What to see in Anagni, itinerary including the main monuments and places of interest in the city of the Popes, including Cathedral of Santa Maria, Palazzo Bonifacio VIII, Church of Sant'Andrea, Palazzo comunale and Casa Barnekow.
Located in Lazio in the province of Frosinone, Anagni is located on a tuff spur placed in a dominant position on the valley of the Sacco river.
It became dominion of the Romans in 306 BC, later it was submitted first to Ravenna and then to the Papal State, until it became a free municipality in the twelfth century.
Anagni is called the city of the Popes, as some Popes, Gregory IX, Alexander IV and Boniface VIII, were born there.
The Cathedral of Santa Maria, built between 1072 and 1104, is one of the best examples of the Romanesque Lazio style, with subsequent addition of Gothic motifs.
In front of the facade, detached from the Church, there is the bell tower.
The interior of the Cathedral has three naves, ending with Lombard-style apses and having a thirteenth-century pavement.
Very interesting are the Museum, where there are numerous archaeological finds, and the treasure of the Cathedral.
The Palazzo di Bonifacio VIII, built on commission of Gregorio IX, later passed to the Caetani.
The facade is characterized by a large loggia with arches and mullioned windows, while inside there are some frescoed rooms, including the one nicknamed "the slap", famous for being the place where the historic "Anagni outrage" took place.
The Palazzo del Comune, dating back to the twelfth century, is supported by eight imposing arches and two smaller, very interesting for its elegance and particularity is the fifteenth-century Loggia del Banditore.Recommended readings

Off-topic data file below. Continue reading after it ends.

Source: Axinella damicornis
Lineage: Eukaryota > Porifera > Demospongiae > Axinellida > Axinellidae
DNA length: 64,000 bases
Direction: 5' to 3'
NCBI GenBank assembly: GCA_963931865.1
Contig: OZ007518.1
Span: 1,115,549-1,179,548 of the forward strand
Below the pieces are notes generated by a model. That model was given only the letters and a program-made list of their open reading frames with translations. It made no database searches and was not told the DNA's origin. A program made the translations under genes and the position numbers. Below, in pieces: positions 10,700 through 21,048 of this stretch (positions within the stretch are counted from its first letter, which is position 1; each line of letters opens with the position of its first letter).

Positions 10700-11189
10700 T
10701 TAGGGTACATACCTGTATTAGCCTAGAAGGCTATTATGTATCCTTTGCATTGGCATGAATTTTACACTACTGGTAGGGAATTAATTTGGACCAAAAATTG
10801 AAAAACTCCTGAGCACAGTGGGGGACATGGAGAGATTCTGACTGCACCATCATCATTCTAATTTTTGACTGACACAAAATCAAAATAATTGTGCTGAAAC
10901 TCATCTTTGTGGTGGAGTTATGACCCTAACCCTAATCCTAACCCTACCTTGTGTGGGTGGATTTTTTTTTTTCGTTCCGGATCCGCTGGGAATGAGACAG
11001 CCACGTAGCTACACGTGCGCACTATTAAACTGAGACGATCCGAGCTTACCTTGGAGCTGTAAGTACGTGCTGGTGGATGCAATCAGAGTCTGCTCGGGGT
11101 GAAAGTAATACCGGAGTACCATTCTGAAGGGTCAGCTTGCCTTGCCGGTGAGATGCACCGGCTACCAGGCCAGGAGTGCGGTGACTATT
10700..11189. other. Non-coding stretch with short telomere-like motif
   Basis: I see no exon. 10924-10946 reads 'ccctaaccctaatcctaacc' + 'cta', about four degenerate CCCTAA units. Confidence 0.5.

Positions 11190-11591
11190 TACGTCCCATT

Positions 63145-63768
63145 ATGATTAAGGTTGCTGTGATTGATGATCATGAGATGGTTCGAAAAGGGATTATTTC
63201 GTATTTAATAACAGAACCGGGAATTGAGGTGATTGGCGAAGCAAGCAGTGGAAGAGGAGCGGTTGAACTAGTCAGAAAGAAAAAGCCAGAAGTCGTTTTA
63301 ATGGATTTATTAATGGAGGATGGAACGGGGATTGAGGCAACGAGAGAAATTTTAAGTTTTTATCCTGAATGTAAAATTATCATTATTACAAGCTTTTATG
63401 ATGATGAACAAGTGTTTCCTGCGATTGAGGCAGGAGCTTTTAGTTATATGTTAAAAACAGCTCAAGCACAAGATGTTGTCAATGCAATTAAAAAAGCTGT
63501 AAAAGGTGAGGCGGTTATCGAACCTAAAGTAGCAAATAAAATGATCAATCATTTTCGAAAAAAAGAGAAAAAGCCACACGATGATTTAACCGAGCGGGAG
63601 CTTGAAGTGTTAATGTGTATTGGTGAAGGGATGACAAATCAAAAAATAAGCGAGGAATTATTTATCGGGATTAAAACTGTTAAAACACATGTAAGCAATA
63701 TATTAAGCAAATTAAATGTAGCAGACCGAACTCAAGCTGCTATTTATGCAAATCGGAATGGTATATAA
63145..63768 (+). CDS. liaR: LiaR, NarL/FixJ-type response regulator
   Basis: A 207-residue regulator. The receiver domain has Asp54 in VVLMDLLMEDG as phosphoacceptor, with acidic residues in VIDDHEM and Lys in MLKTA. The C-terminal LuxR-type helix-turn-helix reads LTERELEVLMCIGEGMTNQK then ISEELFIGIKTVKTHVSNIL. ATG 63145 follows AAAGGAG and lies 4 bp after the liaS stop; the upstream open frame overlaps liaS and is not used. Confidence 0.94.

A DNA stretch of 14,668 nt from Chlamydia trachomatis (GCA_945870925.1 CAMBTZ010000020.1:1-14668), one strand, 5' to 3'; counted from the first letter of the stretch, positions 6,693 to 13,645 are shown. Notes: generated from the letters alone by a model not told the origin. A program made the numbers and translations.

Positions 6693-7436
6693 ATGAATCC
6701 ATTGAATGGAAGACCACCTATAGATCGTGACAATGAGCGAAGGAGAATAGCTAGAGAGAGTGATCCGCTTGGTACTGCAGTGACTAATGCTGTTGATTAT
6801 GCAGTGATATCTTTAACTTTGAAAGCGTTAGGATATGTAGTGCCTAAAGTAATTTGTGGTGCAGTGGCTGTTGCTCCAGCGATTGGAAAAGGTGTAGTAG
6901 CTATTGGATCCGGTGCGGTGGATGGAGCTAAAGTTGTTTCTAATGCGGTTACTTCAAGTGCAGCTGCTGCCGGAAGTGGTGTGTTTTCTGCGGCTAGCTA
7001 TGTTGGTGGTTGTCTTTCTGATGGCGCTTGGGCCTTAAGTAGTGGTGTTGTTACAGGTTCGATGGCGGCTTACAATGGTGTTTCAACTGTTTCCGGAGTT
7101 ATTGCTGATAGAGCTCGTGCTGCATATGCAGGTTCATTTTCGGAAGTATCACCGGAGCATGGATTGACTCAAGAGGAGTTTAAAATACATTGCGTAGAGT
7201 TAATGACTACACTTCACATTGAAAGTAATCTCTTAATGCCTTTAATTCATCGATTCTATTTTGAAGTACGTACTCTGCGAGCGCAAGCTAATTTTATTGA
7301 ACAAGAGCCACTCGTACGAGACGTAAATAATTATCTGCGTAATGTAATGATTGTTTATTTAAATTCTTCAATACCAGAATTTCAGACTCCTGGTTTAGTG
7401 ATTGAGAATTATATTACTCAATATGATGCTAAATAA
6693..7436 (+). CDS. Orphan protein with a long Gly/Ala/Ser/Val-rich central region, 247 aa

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The Romanesque Church of Sant'Andrea, affected by renovations carried out in the late Baroque period, shows a mullioned bell tower, while inside there is the Gothic triptych of the Santissimo Salvatore.
Casa Barnekow is a typical Romanesque house, having a staircase covered by two arches, while the exterior is decorated with nineteenth-century paintings.
Among the excursions to do in the surrounding area is that of Segni, a locality about fifteen kilometers away, located on the slopes, covered with woods, of the Lepini mountains, which dominate the Sacco valley.
Segni corresponds to the ancient Volsca city of Signia, which later passed to the Romans.
After it was annexed to the possessions of the Papal States, the town became a fief first of the Counts of Segni, then of the Sforza-Cesarini.
In the highest part of the inhabited center you can see the imposing polygonal walls, dating back to the period between the sixth and fifth century BC, developed for about two kilometers, which open at the Saracen Gate, characterized by huge square stones, positioned in so as to create a pointed arch, truncated at its top.
In the acropolis there are the remains of a third century BC temple, erected on a previous temple, some traces of which are still visible.
In the place where the main cell of the temple stood there is the Church of San Pietro, dating back to the thirteenth century but remodeled in the eighteenth century, which preserves the original bell tower.
In the Cathedral there are interesting works of art, including a painting by Pietro da Cortona and one by Borgognone.